Because votes are still being counted nationwide and especially because control of the US Senate may not be resolved until a Georgia run off in December, it is way too early to make any confident predictions about the national policy landscape for the next few months or the next few years.  But with marijuana reform getting mixed results in five states — winning in the big states of Maryland and Missouri, losing in the smaller states of Arkansas, North Dakota and South Dakota — there is already a basis to make a lot of mixed predictions about the short- and long-term future of marijuana reforms.  Likewise, with crime and punishment being a big part of lots of other candidate campaigns that have been called, maybe it is not too early for folks to have interesting views on what the 2022 election means for crime and punishment issues in 2023 and beyond.

So, dear readers, please feel free to use the comments to flag any especially notable races (or exit polls) that you think are especially important for informed political or policy view on criminal justice issues post-election 2022.  And, as the title of this post suggests, "hot takes" are more than welcome.

November 9, 2022 in Elections and sentencing issues in political debates, Who Sentences | Permalink | Comments (10)

Thursday, November 03, 2022

Is the US "on the verge of a new wave of mass incarceration"?

The question in the title of this post is prompted by this notable new Time commentary by Udi Ofer given the headline "Politicians' Tough-on-Crime Messaging Could Have Devastating Consequences."  Here are some extended excerpts from a piece that merits reading in full:

In the majority of hotly contested 2022 midterm races across the country, tough-on-crime rhetoric is at the top of the agenda.  Close to 60% of Republican spending on campaign ads since September has been on the topic of crime, with tens of thousands of ads running on the issue, and Democrats have responded with their own $36 million war chest.  Not since the height of America’s mass incarceration era has the nation seen law and order politics play such an outsized role in candidate races up and down the ballot.  The outcome could put the country in danger of entering a new era of more mass incarceration....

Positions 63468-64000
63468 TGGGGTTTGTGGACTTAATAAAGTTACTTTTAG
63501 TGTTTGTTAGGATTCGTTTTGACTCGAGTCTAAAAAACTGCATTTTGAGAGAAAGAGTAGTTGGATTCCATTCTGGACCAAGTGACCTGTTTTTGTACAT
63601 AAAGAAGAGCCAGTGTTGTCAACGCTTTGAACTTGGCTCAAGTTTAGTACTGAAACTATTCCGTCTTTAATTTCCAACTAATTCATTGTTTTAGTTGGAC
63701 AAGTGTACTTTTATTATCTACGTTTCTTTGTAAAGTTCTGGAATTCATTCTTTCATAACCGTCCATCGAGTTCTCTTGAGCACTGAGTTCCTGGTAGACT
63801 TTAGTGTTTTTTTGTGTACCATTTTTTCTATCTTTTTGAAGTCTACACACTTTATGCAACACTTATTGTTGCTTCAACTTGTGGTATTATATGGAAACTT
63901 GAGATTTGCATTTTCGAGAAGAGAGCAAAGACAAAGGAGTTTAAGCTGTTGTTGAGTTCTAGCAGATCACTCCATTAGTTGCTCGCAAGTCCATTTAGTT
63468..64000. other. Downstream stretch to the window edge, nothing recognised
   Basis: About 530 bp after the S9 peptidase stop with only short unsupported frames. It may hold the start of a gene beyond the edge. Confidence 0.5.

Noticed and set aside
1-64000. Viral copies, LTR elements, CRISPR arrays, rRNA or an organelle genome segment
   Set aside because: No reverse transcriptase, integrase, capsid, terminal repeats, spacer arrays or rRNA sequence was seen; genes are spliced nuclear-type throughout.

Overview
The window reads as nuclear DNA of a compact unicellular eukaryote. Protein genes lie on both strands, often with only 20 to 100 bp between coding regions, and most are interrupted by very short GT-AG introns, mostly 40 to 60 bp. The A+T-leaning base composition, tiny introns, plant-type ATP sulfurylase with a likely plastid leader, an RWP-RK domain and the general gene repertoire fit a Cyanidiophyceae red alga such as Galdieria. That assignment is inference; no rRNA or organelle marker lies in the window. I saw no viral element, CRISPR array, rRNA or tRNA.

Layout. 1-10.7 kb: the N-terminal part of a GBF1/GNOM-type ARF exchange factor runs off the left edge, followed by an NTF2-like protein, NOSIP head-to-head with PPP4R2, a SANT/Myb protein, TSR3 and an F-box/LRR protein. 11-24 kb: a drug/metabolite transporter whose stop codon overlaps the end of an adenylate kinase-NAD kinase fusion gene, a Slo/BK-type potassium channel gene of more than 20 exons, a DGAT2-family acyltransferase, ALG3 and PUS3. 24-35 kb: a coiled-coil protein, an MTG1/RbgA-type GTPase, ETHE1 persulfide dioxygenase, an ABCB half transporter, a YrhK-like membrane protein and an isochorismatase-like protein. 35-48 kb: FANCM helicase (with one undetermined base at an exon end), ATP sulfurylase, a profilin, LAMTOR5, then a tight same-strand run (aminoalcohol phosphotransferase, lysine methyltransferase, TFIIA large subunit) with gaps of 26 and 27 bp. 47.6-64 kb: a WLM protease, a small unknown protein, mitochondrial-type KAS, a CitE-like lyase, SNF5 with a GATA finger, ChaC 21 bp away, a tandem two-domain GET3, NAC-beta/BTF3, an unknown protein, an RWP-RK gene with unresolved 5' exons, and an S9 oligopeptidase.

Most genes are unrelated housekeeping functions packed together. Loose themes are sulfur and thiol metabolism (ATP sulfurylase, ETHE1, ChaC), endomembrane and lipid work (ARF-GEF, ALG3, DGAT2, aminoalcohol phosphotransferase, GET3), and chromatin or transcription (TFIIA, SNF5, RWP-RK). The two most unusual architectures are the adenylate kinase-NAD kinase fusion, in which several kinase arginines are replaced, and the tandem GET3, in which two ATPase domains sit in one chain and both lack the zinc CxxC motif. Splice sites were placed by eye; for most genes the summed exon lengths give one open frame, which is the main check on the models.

While Republicans are leading this charge, both parties are playing with fire, as the political rhetoric being deployed this election season has the potential to trigger a new surge in incarceration, as occurred following previous election cycles that starred tough-on-crime rhetoric.  Between 1973-2009, the nation saw an exponential growth in incarceration, from approximately 200,000 people in prisons and jails in 1973 to 2.2 million by 2009, making the U.S. the largest incarcerator in the world, with a rate 5 to 10 times higher than Western Europe and other democracies.  Hundreds of new laws and practices passed at the local, state, and federal levels, including new mandatory minimums with harsh sentences, more cash bail and pretrial detention, and more aggressive prosecutorial and policing practices like stop-and-frisk....

Along with mass incarceration came extreme racial inequities that spread well beyond the carceral system.  A Black boy born in the 2000s had a 1 in 3 chance of ending up incarcerated, compared to a 1 in 17 chance for a white boy.  Mass incarceration has contributed significantly to the racial achievement gap, poorer health outcomes in Black communities, and economic hardship for Black families....

This crisis in mass incarceration, which only recently began to dip, has roots that run deep in efforts to politicize and racialize crime.  Mass incarceration has been fueled by moments like the one we are living in today, where following years of gains on civil rights, a backlash ensues and crime is conflated with reforms and civil rights protests....